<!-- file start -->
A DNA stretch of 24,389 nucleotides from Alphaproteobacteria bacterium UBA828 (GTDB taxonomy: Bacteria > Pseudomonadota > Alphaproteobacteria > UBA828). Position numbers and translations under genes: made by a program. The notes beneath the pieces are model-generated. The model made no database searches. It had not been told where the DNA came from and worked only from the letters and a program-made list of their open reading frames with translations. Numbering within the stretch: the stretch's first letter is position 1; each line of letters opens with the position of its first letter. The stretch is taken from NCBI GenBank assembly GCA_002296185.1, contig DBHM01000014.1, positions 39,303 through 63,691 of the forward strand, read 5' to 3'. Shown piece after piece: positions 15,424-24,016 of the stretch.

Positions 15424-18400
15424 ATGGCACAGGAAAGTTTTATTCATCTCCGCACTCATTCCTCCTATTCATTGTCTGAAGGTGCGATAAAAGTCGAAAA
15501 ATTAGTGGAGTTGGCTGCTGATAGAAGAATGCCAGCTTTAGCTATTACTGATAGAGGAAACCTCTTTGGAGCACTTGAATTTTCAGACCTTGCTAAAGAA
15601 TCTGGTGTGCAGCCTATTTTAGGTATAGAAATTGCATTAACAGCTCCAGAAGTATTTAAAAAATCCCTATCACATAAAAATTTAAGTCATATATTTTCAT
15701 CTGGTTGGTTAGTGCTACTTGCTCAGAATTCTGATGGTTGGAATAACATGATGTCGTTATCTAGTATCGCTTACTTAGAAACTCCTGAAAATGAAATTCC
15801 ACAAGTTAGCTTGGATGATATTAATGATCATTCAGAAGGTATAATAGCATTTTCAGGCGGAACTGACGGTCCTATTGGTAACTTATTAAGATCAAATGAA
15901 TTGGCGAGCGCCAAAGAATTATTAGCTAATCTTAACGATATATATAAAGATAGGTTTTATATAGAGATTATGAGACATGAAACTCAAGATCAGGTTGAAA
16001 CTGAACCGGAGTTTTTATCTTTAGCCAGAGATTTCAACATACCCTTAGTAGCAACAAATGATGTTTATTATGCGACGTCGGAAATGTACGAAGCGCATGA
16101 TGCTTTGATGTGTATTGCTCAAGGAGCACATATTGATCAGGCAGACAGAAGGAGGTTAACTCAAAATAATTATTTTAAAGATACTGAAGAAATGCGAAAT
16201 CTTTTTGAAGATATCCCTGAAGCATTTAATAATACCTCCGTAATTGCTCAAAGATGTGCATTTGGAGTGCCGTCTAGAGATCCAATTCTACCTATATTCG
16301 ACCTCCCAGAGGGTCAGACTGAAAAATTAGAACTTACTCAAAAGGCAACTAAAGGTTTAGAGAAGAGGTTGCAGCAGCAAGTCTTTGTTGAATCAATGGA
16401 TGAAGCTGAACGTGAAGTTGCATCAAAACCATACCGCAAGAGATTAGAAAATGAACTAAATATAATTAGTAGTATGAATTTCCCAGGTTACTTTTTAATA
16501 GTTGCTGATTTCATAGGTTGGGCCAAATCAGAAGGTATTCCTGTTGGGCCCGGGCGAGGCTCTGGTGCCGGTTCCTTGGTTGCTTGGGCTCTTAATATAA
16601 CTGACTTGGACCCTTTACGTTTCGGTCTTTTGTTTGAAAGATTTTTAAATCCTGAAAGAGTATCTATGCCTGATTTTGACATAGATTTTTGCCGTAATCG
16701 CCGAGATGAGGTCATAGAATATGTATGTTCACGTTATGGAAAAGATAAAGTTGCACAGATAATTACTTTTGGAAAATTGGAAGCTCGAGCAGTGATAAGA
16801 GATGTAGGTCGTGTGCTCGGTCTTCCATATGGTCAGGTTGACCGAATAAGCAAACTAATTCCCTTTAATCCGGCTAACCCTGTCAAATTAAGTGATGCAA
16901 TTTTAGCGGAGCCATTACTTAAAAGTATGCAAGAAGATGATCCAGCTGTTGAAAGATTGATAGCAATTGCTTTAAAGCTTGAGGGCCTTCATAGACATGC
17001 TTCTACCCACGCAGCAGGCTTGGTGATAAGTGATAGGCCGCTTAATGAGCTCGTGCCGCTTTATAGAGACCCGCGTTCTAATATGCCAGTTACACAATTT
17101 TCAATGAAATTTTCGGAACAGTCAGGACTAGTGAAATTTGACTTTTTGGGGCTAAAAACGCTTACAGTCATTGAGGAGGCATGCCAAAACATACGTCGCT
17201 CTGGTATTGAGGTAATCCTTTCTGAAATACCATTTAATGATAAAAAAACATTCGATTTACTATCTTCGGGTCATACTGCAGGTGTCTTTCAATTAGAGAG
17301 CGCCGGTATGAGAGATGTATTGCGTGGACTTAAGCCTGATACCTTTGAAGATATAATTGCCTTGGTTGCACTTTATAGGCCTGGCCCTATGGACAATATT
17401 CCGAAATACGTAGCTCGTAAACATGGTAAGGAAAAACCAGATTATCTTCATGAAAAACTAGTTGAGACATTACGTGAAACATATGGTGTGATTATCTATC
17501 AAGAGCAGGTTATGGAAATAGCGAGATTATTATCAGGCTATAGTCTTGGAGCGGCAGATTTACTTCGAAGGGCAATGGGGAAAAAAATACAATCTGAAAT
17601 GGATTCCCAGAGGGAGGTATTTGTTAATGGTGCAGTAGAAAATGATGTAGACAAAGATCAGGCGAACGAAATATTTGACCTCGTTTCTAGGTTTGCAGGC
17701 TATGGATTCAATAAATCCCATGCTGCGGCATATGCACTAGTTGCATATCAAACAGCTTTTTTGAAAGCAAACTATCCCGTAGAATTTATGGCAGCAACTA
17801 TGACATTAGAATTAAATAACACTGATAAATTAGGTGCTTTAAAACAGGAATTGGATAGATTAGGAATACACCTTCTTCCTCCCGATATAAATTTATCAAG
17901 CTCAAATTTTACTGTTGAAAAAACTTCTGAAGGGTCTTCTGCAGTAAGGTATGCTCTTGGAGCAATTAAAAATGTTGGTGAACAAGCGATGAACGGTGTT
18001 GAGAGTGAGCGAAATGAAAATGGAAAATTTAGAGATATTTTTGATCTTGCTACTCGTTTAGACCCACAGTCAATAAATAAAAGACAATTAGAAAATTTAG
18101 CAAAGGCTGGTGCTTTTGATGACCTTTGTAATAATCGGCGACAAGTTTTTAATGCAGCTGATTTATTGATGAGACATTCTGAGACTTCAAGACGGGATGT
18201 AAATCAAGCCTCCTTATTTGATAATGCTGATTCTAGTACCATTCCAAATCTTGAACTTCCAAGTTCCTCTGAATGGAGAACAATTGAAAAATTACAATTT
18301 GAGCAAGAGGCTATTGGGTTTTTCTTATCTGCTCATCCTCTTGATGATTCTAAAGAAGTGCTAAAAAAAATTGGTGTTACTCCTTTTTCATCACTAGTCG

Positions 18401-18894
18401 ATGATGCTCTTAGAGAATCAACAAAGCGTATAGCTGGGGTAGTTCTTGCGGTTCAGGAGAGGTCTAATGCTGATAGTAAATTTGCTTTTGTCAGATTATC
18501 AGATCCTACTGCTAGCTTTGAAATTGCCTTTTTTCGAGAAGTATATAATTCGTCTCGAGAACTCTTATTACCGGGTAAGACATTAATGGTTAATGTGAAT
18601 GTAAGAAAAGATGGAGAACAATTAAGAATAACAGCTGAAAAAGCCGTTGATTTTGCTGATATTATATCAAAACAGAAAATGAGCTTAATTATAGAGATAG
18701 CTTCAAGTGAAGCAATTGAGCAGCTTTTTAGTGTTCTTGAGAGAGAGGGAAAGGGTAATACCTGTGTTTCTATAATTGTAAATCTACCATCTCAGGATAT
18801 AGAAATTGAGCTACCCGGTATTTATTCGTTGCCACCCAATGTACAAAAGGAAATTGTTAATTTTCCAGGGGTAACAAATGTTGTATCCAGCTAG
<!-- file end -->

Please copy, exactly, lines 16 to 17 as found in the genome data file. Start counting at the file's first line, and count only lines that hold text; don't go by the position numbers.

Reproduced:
16701 CCGAGATGAGGTCATAGAATATGTATGTTCACGTTATGGAAAAGATAAAGTTGCACAGATAATTACTTTTGGAAAATTGGAAGCTCGAGCAGTGATAAGA
16801 GATGTAGGTCGTGTGCTCGGTCTTCCATATGGTCAGGTTGACCGAATAAGCAAACTAATTCCCTTTAATCCGGCTAACCCTGTCAAATTAAGTGATGCAA